Zeehag, I'm with you more than you you know. The industrial drug complex is dangerous. I know from my own experience. Five years ago I had surgery and got a bad dose of bacterial pneumonia. Suspected not cleaning the filter in the operating theatre between surgeries. Anyway 3 weeks in intensive care. O2 a lot around 80. Weeks later I could barely walk or breath but I got out of that hospital. Made back to my home and spent the next years battling pulmonary fibrosis, massive pulmonary ademas, and pneumonia caused interstitial autoimmune disease (similar to lupus) Five years on corticosteroids nearly destroyed my body. Damaged tendons and every time I tried to come off the drug I would have a massive inflammatory response throughout my body. No fun having every muscle in your body causing pain at the slightest movement and every joint swelling and causing crippling and painful arthritis. This is my fifth attempt at coming off corticosteroids. I have no muscle pain to date and only have swelling and pain in my left fingers. Although I'm still recovering from a very painful left shoulder ruptured ligaments. Not caused by trauma but by the side effects of corticosteroids.

I'm taking a lot of natural medicines including ginger and cinnamon capsules. And my body even after what it has gone through is a miraculous self healing organism. Even now my swelling in my left hand is improving. I was seriously concerned that I was going to be crippled. But thank GD my body is fighting back.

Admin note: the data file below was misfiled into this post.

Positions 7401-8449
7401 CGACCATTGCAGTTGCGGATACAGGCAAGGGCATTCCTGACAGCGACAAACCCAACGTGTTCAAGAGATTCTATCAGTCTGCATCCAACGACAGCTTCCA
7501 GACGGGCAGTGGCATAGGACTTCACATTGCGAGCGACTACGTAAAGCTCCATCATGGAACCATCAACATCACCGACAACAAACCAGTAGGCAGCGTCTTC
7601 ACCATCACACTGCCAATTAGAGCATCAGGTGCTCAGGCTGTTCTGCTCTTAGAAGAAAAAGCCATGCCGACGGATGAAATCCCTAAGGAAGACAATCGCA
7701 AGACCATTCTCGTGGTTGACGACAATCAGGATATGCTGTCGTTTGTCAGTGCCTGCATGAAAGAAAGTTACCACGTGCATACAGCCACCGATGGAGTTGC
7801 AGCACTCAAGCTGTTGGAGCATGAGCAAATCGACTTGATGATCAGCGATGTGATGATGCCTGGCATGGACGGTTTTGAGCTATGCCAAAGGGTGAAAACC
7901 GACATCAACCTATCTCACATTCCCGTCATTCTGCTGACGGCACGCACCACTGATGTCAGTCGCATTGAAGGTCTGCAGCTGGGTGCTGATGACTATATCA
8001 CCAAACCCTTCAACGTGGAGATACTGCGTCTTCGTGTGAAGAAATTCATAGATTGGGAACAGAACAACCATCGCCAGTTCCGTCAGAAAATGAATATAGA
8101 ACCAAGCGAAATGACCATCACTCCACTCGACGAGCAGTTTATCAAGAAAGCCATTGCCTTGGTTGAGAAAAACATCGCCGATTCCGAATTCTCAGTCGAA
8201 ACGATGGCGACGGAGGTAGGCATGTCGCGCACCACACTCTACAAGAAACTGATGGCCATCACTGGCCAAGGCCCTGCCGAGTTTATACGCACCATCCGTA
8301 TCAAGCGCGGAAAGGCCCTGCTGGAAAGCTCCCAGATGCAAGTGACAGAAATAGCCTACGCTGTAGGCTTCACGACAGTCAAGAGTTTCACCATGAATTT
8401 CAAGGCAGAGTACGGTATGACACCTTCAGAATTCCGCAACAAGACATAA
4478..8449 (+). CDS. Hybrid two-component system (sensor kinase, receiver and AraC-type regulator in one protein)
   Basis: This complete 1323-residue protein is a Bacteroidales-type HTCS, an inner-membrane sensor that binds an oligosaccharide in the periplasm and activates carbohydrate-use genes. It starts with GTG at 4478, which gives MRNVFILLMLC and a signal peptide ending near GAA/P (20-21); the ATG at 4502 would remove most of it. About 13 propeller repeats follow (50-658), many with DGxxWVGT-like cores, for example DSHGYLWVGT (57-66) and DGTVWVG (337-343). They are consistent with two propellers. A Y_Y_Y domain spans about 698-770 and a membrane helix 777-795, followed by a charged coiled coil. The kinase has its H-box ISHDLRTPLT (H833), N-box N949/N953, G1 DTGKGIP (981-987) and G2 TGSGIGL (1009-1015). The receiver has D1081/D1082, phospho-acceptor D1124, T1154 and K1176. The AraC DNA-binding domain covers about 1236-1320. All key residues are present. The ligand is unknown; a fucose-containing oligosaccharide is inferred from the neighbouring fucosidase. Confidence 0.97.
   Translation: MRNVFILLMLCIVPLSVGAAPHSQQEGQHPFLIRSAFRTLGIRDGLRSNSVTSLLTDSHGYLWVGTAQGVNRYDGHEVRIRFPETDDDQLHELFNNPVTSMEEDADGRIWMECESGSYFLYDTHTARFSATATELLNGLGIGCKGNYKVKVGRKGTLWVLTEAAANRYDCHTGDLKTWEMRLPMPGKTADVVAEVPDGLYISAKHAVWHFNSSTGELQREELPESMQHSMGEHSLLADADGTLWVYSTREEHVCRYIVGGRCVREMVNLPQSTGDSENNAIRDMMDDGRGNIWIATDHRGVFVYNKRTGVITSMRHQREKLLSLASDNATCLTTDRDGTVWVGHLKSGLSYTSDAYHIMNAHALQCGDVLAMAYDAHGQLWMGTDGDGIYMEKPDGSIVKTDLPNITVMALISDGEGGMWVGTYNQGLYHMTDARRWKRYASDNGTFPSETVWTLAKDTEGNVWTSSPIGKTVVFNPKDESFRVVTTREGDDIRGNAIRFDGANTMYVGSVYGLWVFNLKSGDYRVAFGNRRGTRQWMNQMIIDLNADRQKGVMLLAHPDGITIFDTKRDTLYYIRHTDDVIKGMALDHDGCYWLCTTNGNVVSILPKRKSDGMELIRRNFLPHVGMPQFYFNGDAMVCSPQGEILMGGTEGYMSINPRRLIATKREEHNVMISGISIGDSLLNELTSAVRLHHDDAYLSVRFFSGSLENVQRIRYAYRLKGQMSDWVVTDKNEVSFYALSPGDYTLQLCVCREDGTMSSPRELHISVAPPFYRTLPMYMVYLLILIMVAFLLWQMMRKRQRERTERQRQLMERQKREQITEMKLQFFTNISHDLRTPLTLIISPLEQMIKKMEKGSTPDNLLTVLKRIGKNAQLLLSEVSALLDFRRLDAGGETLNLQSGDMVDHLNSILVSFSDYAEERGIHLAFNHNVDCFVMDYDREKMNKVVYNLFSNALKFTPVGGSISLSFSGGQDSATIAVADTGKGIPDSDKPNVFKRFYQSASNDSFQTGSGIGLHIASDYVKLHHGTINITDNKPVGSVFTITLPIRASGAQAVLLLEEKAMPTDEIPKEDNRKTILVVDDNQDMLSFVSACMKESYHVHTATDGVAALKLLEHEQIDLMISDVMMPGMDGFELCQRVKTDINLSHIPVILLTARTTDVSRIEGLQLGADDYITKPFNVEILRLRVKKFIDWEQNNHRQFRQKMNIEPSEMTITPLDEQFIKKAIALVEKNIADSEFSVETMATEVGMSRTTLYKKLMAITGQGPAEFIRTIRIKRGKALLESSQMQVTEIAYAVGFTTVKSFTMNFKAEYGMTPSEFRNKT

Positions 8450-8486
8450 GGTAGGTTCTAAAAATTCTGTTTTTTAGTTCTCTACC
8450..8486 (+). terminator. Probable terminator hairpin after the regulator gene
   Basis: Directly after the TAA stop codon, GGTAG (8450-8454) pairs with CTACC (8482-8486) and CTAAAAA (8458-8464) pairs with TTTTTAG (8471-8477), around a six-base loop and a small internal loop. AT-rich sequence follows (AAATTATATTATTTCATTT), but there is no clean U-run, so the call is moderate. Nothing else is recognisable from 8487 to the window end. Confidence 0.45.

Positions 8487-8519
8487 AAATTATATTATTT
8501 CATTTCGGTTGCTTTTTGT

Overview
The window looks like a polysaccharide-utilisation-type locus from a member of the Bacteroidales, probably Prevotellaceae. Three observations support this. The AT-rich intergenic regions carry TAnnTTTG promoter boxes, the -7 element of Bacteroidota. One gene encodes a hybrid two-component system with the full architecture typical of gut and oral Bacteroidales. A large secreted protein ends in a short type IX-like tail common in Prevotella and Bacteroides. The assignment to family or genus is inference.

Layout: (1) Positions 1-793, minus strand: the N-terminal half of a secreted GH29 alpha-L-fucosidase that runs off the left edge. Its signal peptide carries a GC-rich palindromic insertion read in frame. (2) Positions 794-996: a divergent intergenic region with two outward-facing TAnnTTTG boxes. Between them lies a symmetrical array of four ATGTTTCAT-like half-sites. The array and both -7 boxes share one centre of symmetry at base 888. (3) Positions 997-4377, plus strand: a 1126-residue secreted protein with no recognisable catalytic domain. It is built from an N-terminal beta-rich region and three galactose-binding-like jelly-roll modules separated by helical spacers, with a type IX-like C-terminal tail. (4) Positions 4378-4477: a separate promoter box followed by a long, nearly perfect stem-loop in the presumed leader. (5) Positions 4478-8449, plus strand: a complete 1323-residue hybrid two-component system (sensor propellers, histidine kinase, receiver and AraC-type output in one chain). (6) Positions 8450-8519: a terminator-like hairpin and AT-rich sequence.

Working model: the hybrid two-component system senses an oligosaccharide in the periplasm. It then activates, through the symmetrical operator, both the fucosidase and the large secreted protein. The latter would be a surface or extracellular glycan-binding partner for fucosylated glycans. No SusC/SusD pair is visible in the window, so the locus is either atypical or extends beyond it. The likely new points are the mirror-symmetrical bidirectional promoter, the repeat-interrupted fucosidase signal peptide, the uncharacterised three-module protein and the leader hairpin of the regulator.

So I know first hand how "medicines" can help but also do major harm. I am as a result highly suspect all drug usage. But I also know that at times you have to take the path of accepting a lessor evil so you can stay alive to let's say live and fight another day.

So for me it's not a matter of rejecting medicine but being eyes wide open and very very careful.

Kind regards,
Chaya
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Old 17-01-2016, 15:43   #64
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Re: Medical Emergencies at Remote Cruising Destinations

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This is not the advice of the American Heart Association regarding defibrillators.
Can you show a link to where the AHA recommends a defib for remote medicine cases? I'd like to better understand their recommendations, if they made them.
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Old 17-01-2016, 22:39   #65
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Re: Medical Emergencies at Remote Cruising Destinations

Here is what medical officer.net has to say;